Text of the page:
Walden is a memoir by the transcendentalist writer and philosopher Henry David Thoreau that was first published in 1854. It opens with the author’s straightforward statement that he spent two years in Walden Pond, near Concord, Massachusetts, living a simple life supported by no one. Walden concludes with Thoreau’s comment that with his project over, he returned to civilized life on September 6, 1847. In between, Thoreau weaves together moral philosophy, natural history, and social criticism to describe this experience and to stress the value of simplicity and the importance of self-reliance.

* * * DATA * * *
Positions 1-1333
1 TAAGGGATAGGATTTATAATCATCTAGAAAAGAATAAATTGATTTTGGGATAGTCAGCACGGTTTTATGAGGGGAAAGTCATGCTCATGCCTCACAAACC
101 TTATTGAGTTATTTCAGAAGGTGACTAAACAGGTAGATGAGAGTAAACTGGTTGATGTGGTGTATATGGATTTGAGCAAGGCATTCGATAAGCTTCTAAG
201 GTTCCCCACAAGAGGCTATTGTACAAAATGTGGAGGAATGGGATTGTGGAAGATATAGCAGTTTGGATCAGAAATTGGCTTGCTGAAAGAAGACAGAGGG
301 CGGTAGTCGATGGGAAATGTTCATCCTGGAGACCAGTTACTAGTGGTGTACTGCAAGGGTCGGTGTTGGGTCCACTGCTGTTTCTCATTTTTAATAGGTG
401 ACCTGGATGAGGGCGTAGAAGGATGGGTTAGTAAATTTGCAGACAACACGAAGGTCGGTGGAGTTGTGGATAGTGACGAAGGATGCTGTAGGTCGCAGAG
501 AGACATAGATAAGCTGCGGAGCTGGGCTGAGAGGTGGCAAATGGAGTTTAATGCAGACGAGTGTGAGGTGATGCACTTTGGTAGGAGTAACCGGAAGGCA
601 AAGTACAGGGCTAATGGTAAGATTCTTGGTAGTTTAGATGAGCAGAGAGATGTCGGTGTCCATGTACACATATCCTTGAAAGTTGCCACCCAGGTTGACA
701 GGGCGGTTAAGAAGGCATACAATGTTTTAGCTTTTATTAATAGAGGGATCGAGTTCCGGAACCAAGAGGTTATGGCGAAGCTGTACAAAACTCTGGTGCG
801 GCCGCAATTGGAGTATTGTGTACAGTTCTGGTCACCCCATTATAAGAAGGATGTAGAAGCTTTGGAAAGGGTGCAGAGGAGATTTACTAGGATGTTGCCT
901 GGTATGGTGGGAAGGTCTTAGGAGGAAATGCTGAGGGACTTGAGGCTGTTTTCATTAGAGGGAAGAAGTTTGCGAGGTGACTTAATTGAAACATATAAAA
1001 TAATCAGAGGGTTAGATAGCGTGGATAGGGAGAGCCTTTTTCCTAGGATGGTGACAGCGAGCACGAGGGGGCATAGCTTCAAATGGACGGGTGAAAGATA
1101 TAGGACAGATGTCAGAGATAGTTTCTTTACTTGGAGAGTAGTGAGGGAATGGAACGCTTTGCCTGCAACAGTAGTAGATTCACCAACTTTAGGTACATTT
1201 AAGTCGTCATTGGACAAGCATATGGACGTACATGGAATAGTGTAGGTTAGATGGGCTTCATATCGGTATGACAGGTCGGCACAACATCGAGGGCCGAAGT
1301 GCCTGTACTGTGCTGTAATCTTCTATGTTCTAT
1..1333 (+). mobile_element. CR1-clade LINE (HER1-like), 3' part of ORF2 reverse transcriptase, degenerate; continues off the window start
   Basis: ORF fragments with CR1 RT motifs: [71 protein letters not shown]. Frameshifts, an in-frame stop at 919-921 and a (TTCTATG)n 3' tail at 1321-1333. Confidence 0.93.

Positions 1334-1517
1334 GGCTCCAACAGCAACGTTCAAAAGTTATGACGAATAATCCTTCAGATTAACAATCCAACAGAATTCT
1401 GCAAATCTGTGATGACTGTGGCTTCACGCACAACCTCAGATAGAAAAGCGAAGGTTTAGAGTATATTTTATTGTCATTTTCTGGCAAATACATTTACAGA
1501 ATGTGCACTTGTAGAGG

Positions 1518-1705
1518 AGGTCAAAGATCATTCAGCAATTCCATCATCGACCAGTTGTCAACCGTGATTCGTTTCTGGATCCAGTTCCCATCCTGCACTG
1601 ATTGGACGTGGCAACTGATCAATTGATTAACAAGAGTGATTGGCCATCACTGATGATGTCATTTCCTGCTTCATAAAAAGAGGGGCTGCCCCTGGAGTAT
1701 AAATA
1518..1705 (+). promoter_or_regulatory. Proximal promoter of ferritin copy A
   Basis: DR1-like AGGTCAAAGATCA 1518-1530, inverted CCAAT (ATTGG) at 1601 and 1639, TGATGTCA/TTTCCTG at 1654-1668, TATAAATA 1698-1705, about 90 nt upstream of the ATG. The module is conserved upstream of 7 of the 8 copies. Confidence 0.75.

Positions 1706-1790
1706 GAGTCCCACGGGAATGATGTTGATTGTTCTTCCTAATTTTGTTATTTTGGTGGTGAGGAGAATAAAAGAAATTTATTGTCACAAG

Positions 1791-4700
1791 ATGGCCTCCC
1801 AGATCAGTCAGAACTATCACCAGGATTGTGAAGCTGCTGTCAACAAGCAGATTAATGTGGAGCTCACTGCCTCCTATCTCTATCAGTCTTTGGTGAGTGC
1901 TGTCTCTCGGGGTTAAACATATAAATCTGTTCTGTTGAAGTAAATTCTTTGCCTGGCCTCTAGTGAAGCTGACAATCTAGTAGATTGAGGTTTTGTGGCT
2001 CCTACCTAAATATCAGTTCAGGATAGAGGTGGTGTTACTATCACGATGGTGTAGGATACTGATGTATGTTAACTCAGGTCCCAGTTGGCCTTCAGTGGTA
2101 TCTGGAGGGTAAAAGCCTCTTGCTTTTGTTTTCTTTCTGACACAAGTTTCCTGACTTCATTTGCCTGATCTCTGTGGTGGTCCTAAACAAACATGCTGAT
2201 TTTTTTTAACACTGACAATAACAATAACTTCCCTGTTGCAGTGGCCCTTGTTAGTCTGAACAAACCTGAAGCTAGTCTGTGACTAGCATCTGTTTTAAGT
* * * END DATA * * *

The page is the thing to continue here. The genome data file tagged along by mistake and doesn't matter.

Key People

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Deeper Study

Go further in your study of Walden by reading background information about Henry David Thoreau and his memoir as well as mini essays on key topics.